Clay making and an exhibit of clay tiles

Earthen Tectonics

Team: Jessica Rossi-Mastracci (UMN LA, co-organizer) + Adam Marcus (CCA, co-organizer)
work by MArch students: Genevieve Hircock, Cole Feriancek, Kennawak Geneti, Nicolas Brueske, Logan Stein, Rachel Mansun, Dan Dorr, Lauren Tateosian, Fran Di Caprio, Lizzie Cai, Sanidhya Kumal, and Michael Hempel

This workshop melded digital and analog workflows, combining an experimental rammed earth material practice with an iterative digital fabrication process to create a series of cast modules with surface variability and patterning to speculate on hydrological and landscape change.

“Earthen Tectonics" was a Catalyst 2022 workshop that combined an experimental analog rammed earth material practice with an iterative digital parametric design and fabrication process, viewing fabrication as integral in the design process.

Students first gained an understanding of rammed earth as a material practice through creating a series of samples with traditional, bio-based, and experimental recipes. Grasshopper and RhinoCAM generated surface patterns and variable tectonics, then students fabricated the resulting surfaces out of solid maple using a 3-axis CNC router. This created 10”x10” molds for pouring rammed two earth modules to further develop variation through exploring different mixtures, tamping techniques, and ideas about surface performance.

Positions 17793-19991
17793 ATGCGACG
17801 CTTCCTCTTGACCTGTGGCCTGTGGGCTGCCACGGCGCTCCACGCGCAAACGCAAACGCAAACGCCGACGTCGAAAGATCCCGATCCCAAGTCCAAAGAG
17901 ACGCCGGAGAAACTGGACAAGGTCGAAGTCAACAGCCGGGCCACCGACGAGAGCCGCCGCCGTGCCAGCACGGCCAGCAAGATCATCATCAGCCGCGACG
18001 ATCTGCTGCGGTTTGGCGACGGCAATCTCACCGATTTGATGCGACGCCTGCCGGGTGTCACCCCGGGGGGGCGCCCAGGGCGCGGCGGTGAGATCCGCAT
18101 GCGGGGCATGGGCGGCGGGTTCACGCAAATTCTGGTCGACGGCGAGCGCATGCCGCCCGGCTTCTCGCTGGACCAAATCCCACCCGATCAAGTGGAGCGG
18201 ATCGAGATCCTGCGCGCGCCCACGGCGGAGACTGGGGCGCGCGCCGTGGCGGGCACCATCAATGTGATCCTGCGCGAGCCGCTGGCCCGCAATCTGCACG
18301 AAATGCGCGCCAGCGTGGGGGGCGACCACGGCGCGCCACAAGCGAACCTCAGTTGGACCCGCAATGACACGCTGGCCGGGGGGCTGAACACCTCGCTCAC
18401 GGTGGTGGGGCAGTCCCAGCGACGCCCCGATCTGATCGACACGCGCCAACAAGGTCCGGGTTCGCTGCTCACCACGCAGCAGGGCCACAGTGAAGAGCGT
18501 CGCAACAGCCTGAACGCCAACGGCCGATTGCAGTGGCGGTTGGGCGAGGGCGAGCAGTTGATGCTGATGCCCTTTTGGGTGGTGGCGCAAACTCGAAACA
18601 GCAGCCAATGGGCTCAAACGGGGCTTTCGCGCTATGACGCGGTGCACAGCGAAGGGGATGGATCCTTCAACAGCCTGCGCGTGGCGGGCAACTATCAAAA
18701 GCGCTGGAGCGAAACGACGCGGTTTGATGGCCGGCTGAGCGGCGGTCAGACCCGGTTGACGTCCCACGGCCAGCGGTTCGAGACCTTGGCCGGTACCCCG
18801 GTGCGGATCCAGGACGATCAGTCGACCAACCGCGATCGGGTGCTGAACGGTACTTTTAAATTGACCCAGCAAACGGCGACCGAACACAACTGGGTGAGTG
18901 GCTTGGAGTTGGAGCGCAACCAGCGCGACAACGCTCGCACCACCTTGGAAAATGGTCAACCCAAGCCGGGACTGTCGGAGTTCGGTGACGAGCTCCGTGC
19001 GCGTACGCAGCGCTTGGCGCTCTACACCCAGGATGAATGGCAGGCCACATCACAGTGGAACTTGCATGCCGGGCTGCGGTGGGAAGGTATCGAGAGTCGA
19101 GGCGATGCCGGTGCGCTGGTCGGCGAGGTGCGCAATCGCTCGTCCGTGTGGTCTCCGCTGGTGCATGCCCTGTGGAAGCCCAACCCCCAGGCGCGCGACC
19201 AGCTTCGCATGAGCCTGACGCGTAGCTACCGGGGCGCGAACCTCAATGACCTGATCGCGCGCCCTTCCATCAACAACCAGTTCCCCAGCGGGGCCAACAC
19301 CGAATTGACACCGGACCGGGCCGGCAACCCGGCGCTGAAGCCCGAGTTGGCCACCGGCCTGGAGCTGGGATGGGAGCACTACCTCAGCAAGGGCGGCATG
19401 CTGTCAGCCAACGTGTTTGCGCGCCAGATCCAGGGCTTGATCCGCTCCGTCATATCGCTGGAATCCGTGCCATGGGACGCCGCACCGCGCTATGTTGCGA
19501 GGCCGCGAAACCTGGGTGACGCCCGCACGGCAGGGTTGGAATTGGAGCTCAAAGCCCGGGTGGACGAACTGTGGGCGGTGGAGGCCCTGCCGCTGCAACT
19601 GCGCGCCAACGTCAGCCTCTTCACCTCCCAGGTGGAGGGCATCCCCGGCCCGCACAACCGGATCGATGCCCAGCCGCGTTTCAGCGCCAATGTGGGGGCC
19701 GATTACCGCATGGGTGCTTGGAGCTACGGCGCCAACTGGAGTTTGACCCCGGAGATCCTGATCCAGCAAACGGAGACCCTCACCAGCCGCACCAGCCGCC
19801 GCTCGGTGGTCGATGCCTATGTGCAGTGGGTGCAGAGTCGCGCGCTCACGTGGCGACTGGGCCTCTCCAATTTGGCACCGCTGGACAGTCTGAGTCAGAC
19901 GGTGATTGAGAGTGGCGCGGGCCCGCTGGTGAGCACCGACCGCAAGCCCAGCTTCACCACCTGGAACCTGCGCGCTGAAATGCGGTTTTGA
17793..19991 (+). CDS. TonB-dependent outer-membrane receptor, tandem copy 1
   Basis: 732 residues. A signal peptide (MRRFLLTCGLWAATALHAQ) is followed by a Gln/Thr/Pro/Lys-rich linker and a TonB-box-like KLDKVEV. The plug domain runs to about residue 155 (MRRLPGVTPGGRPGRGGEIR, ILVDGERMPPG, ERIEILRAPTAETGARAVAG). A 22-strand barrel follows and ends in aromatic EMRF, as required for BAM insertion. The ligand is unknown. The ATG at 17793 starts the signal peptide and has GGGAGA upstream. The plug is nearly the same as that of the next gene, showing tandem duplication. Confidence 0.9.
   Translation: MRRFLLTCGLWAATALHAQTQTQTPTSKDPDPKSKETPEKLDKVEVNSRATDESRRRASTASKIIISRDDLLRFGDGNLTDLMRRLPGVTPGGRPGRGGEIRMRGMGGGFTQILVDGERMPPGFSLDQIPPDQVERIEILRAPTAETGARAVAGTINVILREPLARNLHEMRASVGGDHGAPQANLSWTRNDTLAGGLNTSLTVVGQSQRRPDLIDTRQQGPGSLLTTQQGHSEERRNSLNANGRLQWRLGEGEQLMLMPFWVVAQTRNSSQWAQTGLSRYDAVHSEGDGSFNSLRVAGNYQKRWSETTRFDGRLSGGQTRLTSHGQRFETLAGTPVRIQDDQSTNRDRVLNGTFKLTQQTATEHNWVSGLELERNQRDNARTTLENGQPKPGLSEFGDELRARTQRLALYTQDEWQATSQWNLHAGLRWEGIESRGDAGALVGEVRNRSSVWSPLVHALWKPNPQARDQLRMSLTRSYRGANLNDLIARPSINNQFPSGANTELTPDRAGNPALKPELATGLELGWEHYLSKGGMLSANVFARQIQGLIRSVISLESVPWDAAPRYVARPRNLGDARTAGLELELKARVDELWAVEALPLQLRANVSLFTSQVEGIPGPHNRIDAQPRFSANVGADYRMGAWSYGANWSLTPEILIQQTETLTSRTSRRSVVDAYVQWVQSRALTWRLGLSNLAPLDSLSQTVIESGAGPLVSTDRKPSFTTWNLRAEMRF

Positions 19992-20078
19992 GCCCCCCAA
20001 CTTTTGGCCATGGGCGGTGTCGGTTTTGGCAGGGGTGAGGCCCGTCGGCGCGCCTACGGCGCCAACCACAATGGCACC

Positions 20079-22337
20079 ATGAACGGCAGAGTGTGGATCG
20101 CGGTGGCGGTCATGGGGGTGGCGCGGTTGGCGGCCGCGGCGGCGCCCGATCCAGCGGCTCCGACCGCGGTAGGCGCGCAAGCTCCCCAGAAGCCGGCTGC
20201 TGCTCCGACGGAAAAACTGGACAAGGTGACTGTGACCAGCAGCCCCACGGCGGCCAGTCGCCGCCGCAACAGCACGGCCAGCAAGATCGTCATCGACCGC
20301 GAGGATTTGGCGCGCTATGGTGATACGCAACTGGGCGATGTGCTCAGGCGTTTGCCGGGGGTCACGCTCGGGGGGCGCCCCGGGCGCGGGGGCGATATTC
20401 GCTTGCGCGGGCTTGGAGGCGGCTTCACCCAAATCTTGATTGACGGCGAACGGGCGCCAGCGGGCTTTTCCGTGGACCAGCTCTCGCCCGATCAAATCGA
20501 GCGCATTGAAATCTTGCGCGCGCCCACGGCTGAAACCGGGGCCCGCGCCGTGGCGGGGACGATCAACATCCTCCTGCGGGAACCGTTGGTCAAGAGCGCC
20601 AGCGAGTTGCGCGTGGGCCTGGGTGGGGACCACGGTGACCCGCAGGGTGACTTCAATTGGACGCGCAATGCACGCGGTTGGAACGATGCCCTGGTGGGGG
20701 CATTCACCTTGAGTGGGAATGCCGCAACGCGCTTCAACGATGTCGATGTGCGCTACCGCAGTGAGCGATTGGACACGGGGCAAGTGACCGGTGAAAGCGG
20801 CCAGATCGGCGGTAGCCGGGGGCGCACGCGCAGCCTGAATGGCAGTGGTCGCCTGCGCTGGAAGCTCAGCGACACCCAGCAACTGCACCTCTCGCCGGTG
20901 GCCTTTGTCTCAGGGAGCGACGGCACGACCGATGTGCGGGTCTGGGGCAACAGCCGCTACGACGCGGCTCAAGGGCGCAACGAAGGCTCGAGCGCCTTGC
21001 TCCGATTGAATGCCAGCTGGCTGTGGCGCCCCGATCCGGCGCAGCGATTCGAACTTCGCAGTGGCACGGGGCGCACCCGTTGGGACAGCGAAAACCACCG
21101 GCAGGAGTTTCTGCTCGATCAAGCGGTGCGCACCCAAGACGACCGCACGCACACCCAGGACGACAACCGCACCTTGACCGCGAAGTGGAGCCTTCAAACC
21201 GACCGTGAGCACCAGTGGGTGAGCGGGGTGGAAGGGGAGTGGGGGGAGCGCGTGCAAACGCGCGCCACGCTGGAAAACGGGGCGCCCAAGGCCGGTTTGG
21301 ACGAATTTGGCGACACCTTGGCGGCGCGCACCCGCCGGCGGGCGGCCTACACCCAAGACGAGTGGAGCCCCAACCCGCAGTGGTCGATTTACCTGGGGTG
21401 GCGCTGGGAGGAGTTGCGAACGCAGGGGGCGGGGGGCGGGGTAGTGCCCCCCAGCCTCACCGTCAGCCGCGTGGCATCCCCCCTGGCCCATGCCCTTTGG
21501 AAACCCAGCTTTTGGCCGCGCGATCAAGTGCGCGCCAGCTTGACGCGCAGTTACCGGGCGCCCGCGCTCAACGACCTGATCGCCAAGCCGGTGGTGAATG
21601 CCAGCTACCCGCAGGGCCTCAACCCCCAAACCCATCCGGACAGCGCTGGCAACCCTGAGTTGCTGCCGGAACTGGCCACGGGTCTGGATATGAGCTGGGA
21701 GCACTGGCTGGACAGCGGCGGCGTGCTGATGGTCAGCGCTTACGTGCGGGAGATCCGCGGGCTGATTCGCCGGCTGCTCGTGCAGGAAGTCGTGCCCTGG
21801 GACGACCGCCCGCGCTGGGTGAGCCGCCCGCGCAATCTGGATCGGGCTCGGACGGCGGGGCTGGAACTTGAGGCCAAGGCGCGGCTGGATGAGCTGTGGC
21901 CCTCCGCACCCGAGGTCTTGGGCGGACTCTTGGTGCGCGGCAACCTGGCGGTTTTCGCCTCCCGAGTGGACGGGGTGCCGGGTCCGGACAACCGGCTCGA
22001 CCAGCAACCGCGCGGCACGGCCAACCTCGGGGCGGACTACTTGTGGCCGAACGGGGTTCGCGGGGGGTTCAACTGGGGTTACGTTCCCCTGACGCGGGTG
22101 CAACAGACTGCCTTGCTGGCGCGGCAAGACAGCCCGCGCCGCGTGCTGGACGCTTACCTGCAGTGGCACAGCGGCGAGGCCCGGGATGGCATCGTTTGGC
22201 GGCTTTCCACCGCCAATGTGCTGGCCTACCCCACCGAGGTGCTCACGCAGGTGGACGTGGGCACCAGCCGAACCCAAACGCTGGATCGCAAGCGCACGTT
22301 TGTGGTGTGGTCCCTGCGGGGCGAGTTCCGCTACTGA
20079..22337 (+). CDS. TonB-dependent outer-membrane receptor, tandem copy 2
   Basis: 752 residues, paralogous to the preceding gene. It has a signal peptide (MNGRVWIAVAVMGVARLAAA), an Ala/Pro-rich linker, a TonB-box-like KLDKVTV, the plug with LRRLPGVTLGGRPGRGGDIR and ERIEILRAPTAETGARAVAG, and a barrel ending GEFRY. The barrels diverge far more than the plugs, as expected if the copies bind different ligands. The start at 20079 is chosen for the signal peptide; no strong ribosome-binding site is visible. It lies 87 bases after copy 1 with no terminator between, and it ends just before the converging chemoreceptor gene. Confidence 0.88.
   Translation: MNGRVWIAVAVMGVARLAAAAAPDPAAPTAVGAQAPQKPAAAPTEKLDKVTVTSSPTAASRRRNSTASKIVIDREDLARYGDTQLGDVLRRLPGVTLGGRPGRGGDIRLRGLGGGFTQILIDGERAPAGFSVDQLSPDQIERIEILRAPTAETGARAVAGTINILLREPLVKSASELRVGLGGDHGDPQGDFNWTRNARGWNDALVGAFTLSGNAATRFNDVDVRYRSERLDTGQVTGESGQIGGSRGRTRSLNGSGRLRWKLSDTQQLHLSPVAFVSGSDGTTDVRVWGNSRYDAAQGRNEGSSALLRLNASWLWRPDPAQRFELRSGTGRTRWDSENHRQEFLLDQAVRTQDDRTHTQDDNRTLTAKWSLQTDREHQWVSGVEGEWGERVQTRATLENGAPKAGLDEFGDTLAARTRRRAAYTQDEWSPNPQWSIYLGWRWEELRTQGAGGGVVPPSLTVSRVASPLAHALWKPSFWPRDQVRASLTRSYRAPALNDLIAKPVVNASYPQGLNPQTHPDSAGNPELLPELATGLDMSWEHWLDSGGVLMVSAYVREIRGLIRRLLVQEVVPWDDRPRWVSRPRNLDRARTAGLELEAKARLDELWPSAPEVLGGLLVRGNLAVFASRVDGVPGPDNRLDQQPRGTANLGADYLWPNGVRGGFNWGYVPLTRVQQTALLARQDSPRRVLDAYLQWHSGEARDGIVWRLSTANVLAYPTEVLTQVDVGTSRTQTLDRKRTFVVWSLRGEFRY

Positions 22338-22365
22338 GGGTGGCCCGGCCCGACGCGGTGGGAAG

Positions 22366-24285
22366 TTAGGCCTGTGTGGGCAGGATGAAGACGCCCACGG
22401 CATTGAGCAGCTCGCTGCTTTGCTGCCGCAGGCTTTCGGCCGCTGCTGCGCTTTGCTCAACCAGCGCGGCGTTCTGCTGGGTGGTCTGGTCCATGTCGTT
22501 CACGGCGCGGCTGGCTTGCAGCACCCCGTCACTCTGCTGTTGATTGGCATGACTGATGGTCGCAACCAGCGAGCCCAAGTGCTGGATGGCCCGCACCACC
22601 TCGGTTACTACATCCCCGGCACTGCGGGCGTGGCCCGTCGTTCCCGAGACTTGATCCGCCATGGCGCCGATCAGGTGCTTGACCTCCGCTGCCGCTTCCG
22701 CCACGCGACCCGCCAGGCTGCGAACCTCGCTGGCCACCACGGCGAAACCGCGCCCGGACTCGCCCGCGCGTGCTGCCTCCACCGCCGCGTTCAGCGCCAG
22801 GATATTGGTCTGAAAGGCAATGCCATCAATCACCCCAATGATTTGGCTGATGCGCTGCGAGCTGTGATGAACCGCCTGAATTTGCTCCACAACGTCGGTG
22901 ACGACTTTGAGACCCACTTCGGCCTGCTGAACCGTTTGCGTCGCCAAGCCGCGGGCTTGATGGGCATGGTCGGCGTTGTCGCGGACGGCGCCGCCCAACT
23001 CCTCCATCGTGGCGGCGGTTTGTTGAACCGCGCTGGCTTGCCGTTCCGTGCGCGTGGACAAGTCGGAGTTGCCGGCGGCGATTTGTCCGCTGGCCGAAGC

While the wooden modules could be precise due to the high-fidelity capabilities of the CNC router, rammed earth is a low-fidelity and imprecise material, leading to unanticipated outcomes in the casts. These lost textures, imprecise forms, and emerging geometries became a source of inspiration as students developed speculative collages, informing areas of water collection, decay, impermanence, permeability, and other ephemeral landscape qualities at multiple physical and time scales.

Workshop outcomes demonstrate novel surface geometries, landscape functions, material assemblies, and speculative futures emerging from a variable and highly articulated surfaces utilizing rammed earth.  

Funders: Kusske Design Initiative (KDI)